We then sent their respective signals to three HDTVs we had on hand: the 1,366x768 Panasonic TH-50PH9UK as well as the 1080p Sony KDS-R60XBR2 and Pioneer PRO-FHD1. In short, the Xbox 360 looked just as sharp as the Toshiba, and the picture was essentially identical in every way -- which is to say, it looked great.
We compared the incredibly sharp "Swordfish" disc, and all of the tiny details came across equally well on both players. We could see every hair on Hugh Jackman's and John Travolta's heads, for example, as they conversed in the coffee shop, and we noticed how their stubble went in and out of focus slightly as they turned their faces.
Details in the fabric of the cop's suit as he surveys the villains looked equally crisp on both players, and we could read the fine writing on the computer screens as well as pick out the weave of the chair in which Halle Berry was sitting.
The HDMI issue
Our biggest complaint about the Xbox 360 HD DVD drive is the simple fact that you can't use it to watch discs via HDMI. That has a direct impact on picture quality, because HDMI almost always outperforms component video, especially on today's digital displays.
Comparing the Toshiba's HDMI output vs. the Xbox 360's component signal, we saw that, on the Pioneer PRO-FHD1, for example, the image looked significantly sharper via HDMI. We could discern dimples and pits in Halle Berry's forehead during an extreme close-up as she threatens Jackman with a gun, as well as the lace in her lingerie looked sharper and better defined.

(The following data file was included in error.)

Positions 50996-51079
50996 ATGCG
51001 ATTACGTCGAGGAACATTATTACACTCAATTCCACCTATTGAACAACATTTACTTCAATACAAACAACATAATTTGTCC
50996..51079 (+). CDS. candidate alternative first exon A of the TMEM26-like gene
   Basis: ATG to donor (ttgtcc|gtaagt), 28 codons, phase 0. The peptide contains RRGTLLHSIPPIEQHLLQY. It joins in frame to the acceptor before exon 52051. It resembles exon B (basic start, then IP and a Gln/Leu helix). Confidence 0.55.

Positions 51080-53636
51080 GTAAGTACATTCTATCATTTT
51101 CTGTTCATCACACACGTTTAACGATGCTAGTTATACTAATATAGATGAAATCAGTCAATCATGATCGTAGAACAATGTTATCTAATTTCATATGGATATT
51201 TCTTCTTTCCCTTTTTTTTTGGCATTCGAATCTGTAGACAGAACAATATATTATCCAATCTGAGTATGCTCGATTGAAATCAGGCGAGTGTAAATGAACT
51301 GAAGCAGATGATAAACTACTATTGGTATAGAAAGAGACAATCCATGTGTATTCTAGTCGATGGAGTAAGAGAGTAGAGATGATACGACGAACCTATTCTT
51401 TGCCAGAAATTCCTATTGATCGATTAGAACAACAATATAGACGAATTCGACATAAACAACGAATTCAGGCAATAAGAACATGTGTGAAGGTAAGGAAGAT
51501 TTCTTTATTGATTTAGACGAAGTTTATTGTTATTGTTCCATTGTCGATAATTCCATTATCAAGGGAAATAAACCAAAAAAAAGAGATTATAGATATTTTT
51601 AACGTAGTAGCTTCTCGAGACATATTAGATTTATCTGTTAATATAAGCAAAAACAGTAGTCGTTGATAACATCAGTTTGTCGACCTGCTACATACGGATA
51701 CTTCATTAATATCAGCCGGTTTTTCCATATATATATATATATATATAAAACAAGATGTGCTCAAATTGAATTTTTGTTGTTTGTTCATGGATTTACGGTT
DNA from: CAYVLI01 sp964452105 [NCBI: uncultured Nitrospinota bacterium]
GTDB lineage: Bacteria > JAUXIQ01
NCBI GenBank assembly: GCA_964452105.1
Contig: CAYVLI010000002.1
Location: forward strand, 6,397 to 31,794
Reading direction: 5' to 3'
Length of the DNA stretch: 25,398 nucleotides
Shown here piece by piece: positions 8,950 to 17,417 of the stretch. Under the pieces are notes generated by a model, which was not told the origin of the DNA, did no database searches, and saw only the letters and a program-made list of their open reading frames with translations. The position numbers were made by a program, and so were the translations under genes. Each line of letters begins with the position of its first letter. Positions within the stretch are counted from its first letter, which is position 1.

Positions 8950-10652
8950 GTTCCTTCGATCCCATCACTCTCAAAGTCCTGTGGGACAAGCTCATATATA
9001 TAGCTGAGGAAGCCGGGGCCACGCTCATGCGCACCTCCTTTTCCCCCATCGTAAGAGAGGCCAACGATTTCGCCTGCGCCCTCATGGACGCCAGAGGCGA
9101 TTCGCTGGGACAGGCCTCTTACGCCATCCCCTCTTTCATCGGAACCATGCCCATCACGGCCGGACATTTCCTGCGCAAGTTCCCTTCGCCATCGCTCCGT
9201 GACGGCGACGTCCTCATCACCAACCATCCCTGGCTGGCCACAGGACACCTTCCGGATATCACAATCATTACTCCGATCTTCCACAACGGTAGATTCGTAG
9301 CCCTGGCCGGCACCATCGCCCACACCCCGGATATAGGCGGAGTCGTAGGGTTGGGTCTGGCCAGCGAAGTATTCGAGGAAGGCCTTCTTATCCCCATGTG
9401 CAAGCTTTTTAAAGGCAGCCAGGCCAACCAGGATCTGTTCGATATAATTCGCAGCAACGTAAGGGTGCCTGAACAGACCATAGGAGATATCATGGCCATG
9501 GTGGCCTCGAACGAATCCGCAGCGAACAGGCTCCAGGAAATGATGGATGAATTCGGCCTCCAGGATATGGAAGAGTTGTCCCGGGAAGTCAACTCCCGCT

Via component video on the Pioneer, these details were obscured somewhat. Of course, every display handles component video and HDMI differently; the Panasonic plasma, for example, looked equally sharp via component and HDMI.
The other way: VGA
Next, we checked out some movies using the 360's VGA adapter. The current advantage of using the VGA connector (a $40 accessory) in conjunction with the HD DVD drive is that the VGA connector can pass 1080p with HD DVD movies, while the component-video connector cannot.
That said, it's worth noting that your mileage may vary depending on the capabilities of your television's VGA input. Many big-screen, 1080p rear-projectors in particular don't perform well via VGA.
The Sony KDL-R60XBR2's VGA input, for example, doesn't allow 1080p sources--including the Xbox 360--to fill the screen, placing about a 6-inch black border around the image.
The DVI input of the Mitsubishi WD-65831 (which can accept VGA signals with a simple dongle) caused the image from the HD DVD drive to be overscanned by about 10 percent on all sides, cutting off about half of the black bars above and below the picture as well as a good deal of the right and left sides of the image. JVC's HD-56FN97, for its part, was unable to accept a 1080p signal via VGA; we've detailed the performance of these and other televisions' VGA inputs in our reviews, and they generally perform the same way with the 360's VGA output.